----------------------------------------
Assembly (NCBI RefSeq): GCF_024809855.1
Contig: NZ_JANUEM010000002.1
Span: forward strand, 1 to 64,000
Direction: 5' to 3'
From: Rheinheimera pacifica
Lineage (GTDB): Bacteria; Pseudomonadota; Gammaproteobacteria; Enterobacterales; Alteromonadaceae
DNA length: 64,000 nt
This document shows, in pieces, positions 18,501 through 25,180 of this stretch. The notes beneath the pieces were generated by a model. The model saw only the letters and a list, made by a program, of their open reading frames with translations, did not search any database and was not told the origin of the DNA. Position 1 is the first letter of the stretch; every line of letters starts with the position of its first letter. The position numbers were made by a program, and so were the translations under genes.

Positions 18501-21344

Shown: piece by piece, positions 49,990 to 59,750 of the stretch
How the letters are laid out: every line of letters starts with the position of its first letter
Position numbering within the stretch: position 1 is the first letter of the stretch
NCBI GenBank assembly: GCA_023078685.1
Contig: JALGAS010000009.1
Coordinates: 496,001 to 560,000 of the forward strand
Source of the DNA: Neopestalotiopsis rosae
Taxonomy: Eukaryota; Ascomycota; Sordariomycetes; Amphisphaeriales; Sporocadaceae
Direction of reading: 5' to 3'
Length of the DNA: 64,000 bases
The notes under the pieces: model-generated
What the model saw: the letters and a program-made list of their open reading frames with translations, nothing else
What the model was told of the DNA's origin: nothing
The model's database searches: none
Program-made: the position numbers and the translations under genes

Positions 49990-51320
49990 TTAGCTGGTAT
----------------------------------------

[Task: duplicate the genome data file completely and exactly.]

Assembly (NCBI RefSeq): GCF_024809855.1
Contig: NZ_JANUEM010000002.1
Span: forward strand, 1 to 64,000
Direction: 5' to 3'
From: Rheinheimera pacifica
Lineage (GTDB): Bacteria; Pseudomonadota; Gammaproteobacteria; Enterobacterales; Alteromonadaceae
DNA length: 64,000 nt
This document shows, in pieces, positions 18,501 through 25,180 of this stretch. The notes beneath the pieces were generated by a model. The model saw only the letters and a list, made by a program, of their open reading frames with translations, did not search any database and was not told the origin of the DNA. Position 1 is the first letter of the stretch; every line of letters starts with the position of its first letter. The position numbers were made by a program, and so were the translations under genes.

Positions 18501-21344

Shown: piece by piece, positions 49,990 to 59,750 of the stretch
How the letters are laid out: every line of letters starts with the position of its first letter
Position numbering within the stretch: position 1 is the first letter of the stretch
NCBI GenBank assembly: GCA_023078685.1
Contig: JALGAS010000009.1
Coordinates: 496,001 to 560,000 of the forward strand
Source of the DNA: Neopestalotiopsis rosae
Taxonomy: Eukaryota; Ascomycota; Sordariomycetes; Amphisphaeriales; Sporocadaceae
Direction of reading: 5' to 3'
Length of the DNA: 64,000 bases
The notes under the pieces: model-generated
What the model saw: the letters and a program-made list of their open reading frames with translations, nothing else
What the model was told of the DNA's origin: nothing
The model's database searches: none
Program-made: the position numbers and the translations under genes

Positions 49990-51320
49990 TTAGCTGGTAT